Since the Intel switch, everyone has been waiting for Apple to set a hard deadline for support for PowerPC based Macs. Some have significant numbers of PowerPC machines in use and want to be able to continue using them with new OS X releases in the future, others are clamoring for Apple to go Intel-only.
While it is a given that Apple will eventually drop support for the last PowerPC based macs at some point with a future release of OS X, it is unlikely this will happen as soon as 10.6. Apple does set arbitrary but hard cutoff points for older hardware, but those are specific machines lacking certain features. For Apple to cut support for PowerPC hardware would mean cutting an entire architecture out of the operating system. Again it will happen some time, but so soon? Doubtful.
Various figures have been tossed around as to how long Apple supports older hardware, but a conservative estimate puts PowerPC support for new releases of OS X until at least 2010, which is a significantly later date than Apples own development schedule for OS X, between 12-18 months between releases. Leopard was released in October 2007, so the absolute latest we can expect retail of the next release of OS X would be 18 months later, April of 2009. If Apple were to drop support for PowerPC even by this late date, it would fall well within the expected support lifetime for machines purchased in 2006 or even October of 2005 when the last PowerMac G5 was released. Dropping support for these machines too soon would make huge news, and would send a terrible message to new Apple buyers.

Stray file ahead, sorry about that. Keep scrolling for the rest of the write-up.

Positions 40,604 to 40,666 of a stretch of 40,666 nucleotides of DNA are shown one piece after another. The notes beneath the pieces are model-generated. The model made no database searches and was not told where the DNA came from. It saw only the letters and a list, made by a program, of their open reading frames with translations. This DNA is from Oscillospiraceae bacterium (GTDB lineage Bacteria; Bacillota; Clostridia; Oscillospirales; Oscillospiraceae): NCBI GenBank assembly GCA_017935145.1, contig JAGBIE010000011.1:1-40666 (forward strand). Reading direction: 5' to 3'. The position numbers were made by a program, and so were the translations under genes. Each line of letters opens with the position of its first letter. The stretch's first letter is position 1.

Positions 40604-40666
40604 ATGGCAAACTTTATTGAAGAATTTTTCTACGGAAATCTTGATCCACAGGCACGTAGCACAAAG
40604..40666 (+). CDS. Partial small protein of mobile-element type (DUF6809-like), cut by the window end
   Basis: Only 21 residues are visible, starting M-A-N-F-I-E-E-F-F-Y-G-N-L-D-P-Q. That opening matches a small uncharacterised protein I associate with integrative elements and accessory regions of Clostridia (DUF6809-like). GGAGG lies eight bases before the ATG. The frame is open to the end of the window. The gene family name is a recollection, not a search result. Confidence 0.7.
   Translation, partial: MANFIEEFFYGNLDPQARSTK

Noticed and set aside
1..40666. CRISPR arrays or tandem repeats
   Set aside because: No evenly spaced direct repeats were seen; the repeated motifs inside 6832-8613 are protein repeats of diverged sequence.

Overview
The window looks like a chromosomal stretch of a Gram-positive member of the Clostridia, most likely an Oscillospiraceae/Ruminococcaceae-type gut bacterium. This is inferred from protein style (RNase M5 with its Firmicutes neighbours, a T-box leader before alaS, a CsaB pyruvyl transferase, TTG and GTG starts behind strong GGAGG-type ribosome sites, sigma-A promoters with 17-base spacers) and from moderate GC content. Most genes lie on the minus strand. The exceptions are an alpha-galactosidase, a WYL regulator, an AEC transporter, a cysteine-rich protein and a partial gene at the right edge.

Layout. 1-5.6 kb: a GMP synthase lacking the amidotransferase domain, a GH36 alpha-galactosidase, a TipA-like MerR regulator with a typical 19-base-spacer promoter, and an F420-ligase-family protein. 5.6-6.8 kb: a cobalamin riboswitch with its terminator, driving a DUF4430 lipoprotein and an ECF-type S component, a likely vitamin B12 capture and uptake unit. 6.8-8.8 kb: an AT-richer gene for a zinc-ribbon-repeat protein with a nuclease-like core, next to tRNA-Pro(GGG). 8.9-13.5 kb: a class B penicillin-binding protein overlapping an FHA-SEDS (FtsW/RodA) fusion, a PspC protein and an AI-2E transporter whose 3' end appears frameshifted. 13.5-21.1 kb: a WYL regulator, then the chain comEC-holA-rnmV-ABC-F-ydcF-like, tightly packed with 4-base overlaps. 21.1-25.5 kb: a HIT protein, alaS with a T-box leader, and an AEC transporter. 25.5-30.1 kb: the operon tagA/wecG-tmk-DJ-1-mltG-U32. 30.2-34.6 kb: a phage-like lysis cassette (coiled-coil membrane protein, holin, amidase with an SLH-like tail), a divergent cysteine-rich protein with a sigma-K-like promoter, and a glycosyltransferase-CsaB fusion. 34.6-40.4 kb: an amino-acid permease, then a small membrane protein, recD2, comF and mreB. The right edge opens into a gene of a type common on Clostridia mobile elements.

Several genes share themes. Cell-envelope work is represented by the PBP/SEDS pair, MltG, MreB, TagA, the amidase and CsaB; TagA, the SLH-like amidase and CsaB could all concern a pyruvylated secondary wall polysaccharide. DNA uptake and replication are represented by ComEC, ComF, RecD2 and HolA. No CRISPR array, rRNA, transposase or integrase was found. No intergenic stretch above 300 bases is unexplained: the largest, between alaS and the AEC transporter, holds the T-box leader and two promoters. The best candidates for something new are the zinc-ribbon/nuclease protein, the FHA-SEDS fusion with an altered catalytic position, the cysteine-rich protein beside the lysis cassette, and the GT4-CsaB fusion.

Rumors are also flying as to Apples intentions for supporting the Carbon API in future OS X releases, with various people claiming that Apple will drop Carbon entirely, or at the least deprecate it. It is true that Apple is working to improve Cocoa support, and encourages developers to use it where possible, but in the past significant frameworks in OS X weren’t available anywhere but Carbon, in particular Quicktime. And as Daniel Eran Dilger of Roughly Drafted points out, these 2 APIs aren’t really in competition with each other as some would like to believe. It would be a massive mistake on Apples part to completely drop Carbon support in 10.6, as large applications still rely on it, such as Microsoft Office.
What will be 10.6’s focus points? It is likely Apple will continue to improve the core of the operating system as they have done with each point release in the past, users regularly claim that new releases of OS X are actually faster on existing hardware, in contrast to a common Windows experience where new releases appear subjectively slower. Judging by the comments of some well known bloggers and podcast producers, Leopard could use some stability work for sure, and security is always welcome but there is obviously no malware crisis in OS X at the moment.
Would Apple really release a new version of OS X without any significant new features? We don’t think so, especially if they expect average users to fork over the standard $129 for the privilege. Expect tighter integration with existing services, refined user experience and perhaps even some yet unknown application or major feature you don’t even know you want yet.